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Economic and Social Rights are Human Rights

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In this latest policy paper Carole Ewart urges us to use international human rights standards to create a fairer Scotland. 

Summary

  • Human rights have not realised their potential to protect individual rights e.g. respect for family life and collective rights e.g. to belong to a trade union.
  • Successive governments, or part of them, have marginalised human rights which means that public support for human rights is worryingly low. Civil society, in particular unions, have an important role to play in reversing this view by identifying the relevance of  human rights to workers’ everyday lives and acknowledging their importance in delivering a fair Scotland and UK. For example using human rights arguments in the public procurement process.
  • The UK Government seems to be adopting an anti-human rights position in respect of trade union rights eg voting thresholds and abolishing ‘check off’.  The Scottish Government, which must to apply the HRA can be more proactive with legislation and subordinate legislation, guidance etc. to actively support human rights across devolved functions.
  • Upholding our human rights, contradicts the free market economic philosophy of the UK government.  However our Government has inherited an undertaking to the UN, that it will ‘progressively deliver’ to the ‘maximum extent of available resources’ defined economic and social rights eg the right to an adequate standard of living.  Human rights compliance should, therefore, be central to the economic strategy which businesses operate in, underpinned by a philosophy that respecting rights equates with business success.  The UN’s framework on business and human rights allows our government’s economic strategy to fit a globally recognised model.
  • For ‘rights holders’, there is a lot of catching up to do in terms of building the knowledge base and skill application. For example by changing the terminology from an “ask” to an assertion of specific rights to the duty bearer eg a local authority or health board.  And an understanding by the duty bearer that they must act and if not there is a reasonable expectation that the human right will be enforced.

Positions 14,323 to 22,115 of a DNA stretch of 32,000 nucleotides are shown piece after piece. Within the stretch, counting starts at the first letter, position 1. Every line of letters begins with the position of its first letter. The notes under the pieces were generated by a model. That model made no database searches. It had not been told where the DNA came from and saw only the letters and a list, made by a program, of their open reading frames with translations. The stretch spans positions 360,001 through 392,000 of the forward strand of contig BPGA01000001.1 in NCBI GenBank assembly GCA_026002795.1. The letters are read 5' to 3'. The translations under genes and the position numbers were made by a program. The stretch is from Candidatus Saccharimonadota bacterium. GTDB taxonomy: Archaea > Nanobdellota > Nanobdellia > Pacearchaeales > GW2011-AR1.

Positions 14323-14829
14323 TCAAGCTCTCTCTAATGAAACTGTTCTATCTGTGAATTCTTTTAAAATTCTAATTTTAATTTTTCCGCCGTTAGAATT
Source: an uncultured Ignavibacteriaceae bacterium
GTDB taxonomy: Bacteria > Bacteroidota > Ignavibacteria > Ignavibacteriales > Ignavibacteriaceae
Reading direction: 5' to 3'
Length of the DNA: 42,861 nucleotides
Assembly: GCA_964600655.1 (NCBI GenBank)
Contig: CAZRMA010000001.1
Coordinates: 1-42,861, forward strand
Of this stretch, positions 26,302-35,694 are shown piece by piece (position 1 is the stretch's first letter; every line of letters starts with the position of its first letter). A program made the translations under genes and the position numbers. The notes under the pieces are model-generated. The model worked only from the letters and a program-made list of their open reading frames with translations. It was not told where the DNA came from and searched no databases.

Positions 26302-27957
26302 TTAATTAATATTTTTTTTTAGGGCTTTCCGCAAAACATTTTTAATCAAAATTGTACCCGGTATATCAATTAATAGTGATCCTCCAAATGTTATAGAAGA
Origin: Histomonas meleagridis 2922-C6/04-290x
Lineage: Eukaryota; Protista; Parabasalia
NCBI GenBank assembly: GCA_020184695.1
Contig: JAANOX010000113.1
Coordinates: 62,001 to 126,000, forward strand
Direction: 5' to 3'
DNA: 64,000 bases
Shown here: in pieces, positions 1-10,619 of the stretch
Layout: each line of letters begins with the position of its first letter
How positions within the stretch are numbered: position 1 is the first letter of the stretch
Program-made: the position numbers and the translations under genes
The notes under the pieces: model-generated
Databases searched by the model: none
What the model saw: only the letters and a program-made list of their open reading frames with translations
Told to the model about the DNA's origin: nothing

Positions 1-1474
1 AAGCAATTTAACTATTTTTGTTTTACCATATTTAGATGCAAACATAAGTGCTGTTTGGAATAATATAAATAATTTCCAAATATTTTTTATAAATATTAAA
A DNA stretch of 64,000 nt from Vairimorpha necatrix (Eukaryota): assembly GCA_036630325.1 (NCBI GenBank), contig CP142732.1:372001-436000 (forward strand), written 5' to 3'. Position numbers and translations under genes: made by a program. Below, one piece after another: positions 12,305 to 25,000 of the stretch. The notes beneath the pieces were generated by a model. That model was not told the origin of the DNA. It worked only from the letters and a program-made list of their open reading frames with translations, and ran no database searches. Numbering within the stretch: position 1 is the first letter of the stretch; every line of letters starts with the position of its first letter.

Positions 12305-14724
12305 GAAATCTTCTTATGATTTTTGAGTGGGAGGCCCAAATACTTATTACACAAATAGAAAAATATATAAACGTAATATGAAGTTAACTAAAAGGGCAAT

• We need to be more astute in linking human rights with policy and legislative opportunities, eg in the forthcoming social justice consultation, the Community Empowerment Act 2015[1] and its implementation.

 Recommendations

  1. Civil society and trade unions should build the knowledge and skills of workers and empower them to assert and enforce their human rights.
  2. Consideration should be given as to what can be achieved within the devolved settlement to expand human rights to include worker’s rights as defined in the UN International Covenant on Economic, Social and Cultural Rights (ICESCR). This could begin immediately, include new powers via the Scotland Bill and target manifestos for the Holyrood elections in May 2016.
  3. Unions should offer evidence to the UN on the application of ICESCR in the UK, during the formal Hearing process 2015 – 2016, on how workers do not equally enjoy economic and social rights which results in measurable disadvantage to them and their families.
  4. Poverty is a menace which needs to be addressed by structural reforms in our economy and there is an opportunity to deliver that change by contributing to the Scottish Government’s baseline research on ‘business and human rights’.

The full paper is available Workers Rights are Human Rights 10th Aug 2015